Show the chart with all the points, best-fit line, and the equation.
6. Plot the residual (observed y predicted y) vs. x.
Here observed y is the raw data that you collected. Predicted y is calculated
from the best-fit line equation where you plug in your x and calculate your y.
Before we can conclusively say that the data (x vs. y) are linearly correlated, and
before you can use the best-fit line equation as your model of the data to make
prediction, you need to satisfy two more conditions:
A. If residual vs. x plot shows a discreet pattern then the data are NOT
linearly related.
B. If residual vs. x shows the spread of the residuals increasing of
decreasing then the data are NOT linearly related.
Include in your report the residual vs. x data tables as well as the graphs.
7. Check to see if the linear model assumption is valid.
If all 3 criteria in Steps 5 and 6 are met, then:
A. Linear correlation exists between the data and you can use the best fit
line as a model of the data to make prediction.
B. If ANY of the 3 criteria is NOT met, then the linear model assumption is
wrong and the equation is no good.

## In this case, the predicted y is always average y (average of the raw y

data), no matter what your x is.
State in details your final conclusion of the data in terms of if linear relation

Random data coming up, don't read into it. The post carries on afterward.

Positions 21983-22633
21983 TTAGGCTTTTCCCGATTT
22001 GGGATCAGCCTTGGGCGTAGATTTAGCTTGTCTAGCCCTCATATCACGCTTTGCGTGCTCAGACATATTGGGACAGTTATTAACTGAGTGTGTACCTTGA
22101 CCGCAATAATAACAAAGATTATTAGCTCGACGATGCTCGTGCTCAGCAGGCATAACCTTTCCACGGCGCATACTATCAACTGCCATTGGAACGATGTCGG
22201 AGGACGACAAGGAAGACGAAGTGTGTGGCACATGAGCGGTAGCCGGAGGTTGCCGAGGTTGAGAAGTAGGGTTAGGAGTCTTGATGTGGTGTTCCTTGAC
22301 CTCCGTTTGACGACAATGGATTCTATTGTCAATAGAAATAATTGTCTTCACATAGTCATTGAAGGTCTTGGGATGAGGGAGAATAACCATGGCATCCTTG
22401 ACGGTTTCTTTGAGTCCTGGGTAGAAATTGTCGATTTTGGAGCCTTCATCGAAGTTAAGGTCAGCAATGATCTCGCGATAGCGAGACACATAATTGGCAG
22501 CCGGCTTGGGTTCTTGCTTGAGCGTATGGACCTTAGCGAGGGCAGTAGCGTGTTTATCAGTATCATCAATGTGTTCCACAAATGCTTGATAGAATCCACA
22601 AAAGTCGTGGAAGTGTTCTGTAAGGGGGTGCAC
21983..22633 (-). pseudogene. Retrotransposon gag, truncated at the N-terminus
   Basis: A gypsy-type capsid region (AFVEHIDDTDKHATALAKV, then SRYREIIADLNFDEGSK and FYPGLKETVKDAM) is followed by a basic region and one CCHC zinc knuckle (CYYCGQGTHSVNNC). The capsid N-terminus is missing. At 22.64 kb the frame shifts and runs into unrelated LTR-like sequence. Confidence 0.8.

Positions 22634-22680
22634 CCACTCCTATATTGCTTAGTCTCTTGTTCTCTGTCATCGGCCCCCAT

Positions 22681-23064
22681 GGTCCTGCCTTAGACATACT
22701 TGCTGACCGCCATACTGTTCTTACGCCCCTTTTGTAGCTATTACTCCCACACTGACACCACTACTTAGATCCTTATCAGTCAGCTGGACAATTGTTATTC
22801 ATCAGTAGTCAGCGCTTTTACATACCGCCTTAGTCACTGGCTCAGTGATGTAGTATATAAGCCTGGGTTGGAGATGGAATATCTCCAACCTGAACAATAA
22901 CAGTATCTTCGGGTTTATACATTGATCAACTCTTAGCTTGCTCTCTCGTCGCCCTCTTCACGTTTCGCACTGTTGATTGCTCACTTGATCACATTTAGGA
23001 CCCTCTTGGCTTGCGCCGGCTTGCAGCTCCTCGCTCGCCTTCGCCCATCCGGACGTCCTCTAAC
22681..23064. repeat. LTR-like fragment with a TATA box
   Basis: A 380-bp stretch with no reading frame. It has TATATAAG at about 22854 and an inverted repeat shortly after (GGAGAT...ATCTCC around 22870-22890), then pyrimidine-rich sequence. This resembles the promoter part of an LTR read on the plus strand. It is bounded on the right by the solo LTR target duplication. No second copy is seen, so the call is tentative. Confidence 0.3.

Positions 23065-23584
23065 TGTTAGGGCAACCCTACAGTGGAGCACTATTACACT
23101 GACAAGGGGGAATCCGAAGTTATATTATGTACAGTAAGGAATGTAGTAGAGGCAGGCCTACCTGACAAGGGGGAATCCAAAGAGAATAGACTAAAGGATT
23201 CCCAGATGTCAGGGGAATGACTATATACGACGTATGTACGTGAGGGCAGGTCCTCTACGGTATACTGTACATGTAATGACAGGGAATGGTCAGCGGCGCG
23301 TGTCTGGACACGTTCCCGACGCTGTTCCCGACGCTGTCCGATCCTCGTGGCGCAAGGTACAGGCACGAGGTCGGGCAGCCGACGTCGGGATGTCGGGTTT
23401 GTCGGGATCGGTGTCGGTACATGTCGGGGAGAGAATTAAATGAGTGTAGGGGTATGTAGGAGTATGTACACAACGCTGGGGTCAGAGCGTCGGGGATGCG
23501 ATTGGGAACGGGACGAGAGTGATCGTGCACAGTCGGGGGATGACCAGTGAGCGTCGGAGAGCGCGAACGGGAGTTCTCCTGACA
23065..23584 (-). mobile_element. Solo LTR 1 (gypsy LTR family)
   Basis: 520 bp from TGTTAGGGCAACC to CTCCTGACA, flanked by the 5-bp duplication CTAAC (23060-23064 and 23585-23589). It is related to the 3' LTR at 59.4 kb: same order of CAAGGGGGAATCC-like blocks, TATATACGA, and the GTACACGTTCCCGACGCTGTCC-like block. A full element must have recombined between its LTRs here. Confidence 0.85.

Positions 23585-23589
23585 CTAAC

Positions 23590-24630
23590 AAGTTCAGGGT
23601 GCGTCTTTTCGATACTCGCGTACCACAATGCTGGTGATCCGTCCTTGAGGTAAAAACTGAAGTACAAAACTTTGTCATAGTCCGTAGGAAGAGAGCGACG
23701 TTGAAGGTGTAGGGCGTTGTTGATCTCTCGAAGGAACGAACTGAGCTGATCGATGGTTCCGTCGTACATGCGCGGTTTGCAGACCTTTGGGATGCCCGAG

exists. If it does, then give best fit line equation with r. Also, discuss how your
data.
8. Make a few predictions.
Remember again, if your linear model assumption is valid, then you can just plug
in an x value in the best-fit line equation to predict y. However, if your linear
model assumption is NOT valid, then your predicted y should just be average y
since linear regression equation is not representative of the data.
Make sure you do not make prediction outside your data range as your linear
regression equation is only good within the data range that you used to come up
with the equation.
9. Afterthought.
In this section, you explain/analyze what you did wrong (if at all!) in your study.
Ask yourself questions like did you just do a convenience or voluntary-response
sampling to collect your data? Did your study suffer from too few data points?
Are you misrepresenting the data? Is your analysis correct? Does your
conclusion make sense?
Also write what you could have done to make your study more worthwhile and
useful to the reader. This part can be also in your reflective writing in the eportfolio.
The grade for this project is 5%. The term project (a final report) is due on May
1. Please make sure you put in time and effort commensurate with that in mind
to produce a really professional, thorough, well-organized report. And finally, it is
a team project so make sure every one contributes and learns from the
experience. Good luck.
e-Portfolio
The last thing to do is to create an e-portfolio website (use wordpress, weebly, or
yola).
Then you need to upload the final version of the term project on your e-portfolio
website. It is your responsibility to make sure you get a copy of the report so you